Intel has reportedly sought to reserve TSMC’s 7nm Fabrication process for its second generation of in-house developed Intel Iris Xe DG2 dGPU. The company is already deep in development of the discrete graphics chips but needs a reliable fabrication process to accelerate production and deployment.
Intel intends to beat AMD and NVIDIA at their own games. After the successful launch of the Intel Xe Iris MAX discrete GPUs, the company is already on the development of the Intel Xe DG2 GPU. The second-generation graphics chip is reportedly based on the Intel Xe-HPG Architecture. While Intel is actively developing the GPU, it still needs to fabricate the same at scale. It seems Intel has secured or could book TSMC’s 7nm Fabrication Process for the Intel Xe Iris DG2 GPU.
Intel Has Confirmed the Xe DG2 will Be Manufactured Using An External Foundry:
Intel has struggled with its own Fabrication processes for the past two years. Hence, the company confirmed that the DG2 will be manufactured using an external foundry. Intel has recently started mass-manufacturing its Ice Lake Xeon CPUs as well as Tiger Lake mobile CPUs. These CPUs are made on the 10nm Fabrication process developed in-house.
— Dylan Martin (@DylanLJMartin) January 12, 2021
Intel is strongly considering relying on third-party manufacturing to produces its CPUs and GPUs. This could be because other foundries, such as those of Samsung and TSMC, have successfully developed newer processes, while Intel is still stuck with 14nm and 10nm Production Nodes.
The head of Mobileye, Intel’s subsidiary focusing on self-driving technologies, has indicated that the processor for the autonomous vehicle will be manufactured using TSMC 7nm node. Intel has been relying on TSMC for quite some time. Except for its top-end, flagship CPUs, the company regularly gets its mainstream CPUs from TSMC.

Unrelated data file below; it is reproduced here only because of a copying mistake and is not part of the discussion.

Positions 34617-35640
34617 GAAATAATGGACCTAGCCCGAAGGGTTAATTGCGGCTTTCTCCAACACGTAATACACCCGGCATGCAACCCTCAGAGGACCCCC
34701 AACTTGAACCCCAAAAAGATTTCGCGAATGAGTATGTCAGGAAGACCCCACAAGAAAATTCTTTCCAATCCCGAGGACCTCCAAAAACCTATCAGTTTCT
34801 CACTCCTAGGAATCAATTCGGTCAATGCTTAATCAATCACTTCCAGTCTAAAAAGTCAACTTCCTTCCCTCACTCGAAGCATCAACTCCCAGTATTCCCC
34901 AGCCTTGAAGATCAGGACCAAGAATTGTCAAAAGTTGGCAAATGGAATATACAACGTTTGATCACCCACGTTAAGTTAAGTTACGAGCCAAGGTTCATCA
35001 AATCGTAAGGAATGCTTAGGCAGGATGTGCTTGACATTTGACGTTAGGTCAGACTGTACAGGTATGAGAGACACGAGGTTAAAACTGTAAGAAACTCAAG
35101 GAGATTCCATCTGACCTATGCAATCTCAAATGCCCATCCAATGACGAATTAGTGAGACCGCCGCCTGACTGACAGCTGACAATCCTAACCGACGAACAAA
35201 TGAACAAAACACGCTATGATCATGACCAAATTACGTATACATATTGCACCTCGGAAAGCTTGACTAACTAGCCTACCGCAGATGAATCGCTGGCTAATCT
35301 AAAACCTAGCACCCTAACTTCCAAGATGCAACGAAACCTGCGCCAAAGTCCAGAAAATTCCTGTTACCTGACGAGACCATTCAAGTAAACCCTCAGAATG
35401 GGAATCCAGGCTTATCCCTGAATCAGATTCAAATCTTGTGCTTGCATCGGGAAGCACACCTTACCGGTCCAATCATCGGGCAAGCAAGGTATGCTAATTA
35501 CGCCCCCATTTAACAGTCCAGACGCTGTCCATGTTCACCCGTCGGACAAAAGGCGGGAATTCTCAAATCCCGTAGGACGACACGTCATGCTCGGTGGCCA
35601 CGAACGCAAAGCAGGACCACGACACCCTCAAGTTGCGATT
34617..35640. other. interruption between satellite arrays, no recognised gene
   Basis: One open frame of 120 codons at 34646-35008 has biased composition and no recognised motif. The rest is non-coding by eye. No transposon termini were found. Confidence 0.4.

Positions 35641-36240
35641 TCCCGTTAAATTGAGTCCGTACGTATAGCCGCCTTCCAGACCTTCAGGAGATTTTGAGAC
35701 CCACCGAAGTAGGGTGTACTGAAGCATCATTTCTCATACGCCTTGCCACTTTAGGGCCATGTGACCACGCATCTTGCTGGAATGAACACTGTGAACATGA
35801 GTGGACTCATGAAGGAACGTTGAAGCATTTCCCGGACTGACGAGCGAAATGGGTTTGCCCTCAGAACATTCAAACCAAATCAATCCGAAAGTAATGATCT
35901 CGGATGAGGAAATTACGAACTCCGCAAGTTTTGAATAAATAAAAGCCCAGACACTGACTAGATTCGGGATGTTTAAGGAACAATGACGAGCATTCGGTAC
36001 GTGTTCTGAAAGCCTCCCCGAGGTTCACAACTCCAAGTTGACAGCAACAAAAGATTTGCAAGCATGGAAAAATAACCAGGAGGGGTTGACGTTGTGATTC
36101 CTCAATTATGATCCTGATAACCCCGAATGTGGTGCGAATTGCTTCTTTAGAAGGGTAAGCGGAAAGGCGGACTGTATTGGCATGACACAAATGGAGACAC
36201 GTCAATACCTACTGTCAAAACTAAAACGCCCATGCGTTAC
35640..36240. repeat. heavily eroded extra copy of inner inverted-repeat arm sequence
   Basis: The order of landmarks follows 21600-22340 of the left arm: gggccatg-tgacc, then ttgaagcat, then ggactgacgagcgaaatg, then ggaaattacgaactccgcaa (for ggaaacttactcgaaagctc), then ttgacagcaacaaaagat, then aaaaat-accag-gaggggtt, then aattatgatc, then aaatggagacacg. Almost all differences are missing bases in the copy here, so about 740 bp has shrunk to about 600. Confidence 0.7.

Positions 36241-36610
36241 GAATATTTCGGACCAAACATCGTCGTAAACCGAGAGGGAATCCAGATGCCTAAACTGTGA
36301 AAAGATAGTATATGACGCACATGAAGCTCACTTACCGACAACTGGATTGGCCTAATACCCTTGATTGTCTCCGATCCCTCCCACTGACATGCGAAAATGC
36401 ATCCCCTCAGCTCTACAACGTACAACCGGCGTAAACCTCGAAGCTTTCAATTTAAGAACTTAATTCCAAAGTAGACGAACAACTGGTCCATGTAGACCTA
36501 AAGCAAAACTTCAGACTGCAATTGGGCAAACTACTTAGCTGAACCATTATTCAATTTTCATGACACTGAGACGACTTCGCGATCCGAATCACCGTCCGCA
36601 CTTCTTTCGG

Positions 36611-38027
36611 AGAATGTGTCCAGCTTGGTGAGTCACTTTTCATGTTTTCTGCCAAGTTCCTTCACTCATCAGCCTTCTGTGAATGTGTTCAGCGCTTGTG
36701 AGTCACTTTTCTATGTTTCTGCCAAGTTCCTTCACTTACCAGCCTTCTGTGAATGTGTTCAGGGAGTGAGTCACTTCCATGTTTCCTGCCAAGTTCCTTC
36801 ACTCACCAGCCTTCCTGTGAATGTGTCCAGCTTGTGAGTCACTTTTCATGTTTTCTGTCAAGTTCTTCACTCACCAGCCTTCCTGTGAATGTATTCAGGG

Intel Xe Iris DG2 GPU To Compete With Mainstream AMD and Mid-Level NVIDIA GPUs?
It is currently not clear how much different is the Enhanced 7nm TSMC process over the current 7nm technology. Incidentally, AMD also relies on TSMC for its ZEN 3-based Ryzen CPUs. However, according to reports, the 7nm node that Intel Xe DG2 would use, is ‘more advanced’ than Samsung’s 8nm process that NVIDIA is currently using for its Ampere graphics cards.
Reports also claim Intel wants to position its second-generation Xe graphics chip, the Intel Xe Iris DG2, against mainstream GPUs from AMD and NVIDIA. Expected to arrive next year, the new dGPU from Intel will reportedly compete with Nvidia and AMD gaming chips that cost between $400 and $600.
Intel DG2 rumored to be manufactured using enhanced 7nm TSMC node https://t.co/zcpnGY4bvH
— VideoCardz.com (@VideoCardz) January 12, 2021
Previous leaks about the Intel Xe Iris DG2 GPU indicated it will pack 4096 cores (Intel’s Shading Units). In fact, a file inside a driver update had listings about 128 and 512 Execution Units, with each carrying 8 Unified Cores. Rumors even indicate Intel would pack 6GB or perhaps even 8GB GDDR6 VRAM.
Intel’s second-generation Xe DG2 could be offered as an integrated dGPU or discrete graphics chips in Tiger Lake-H and Alder Lake-P gaming laptops. However, Intel was rather silent on these new graphics chips at the CES 2021.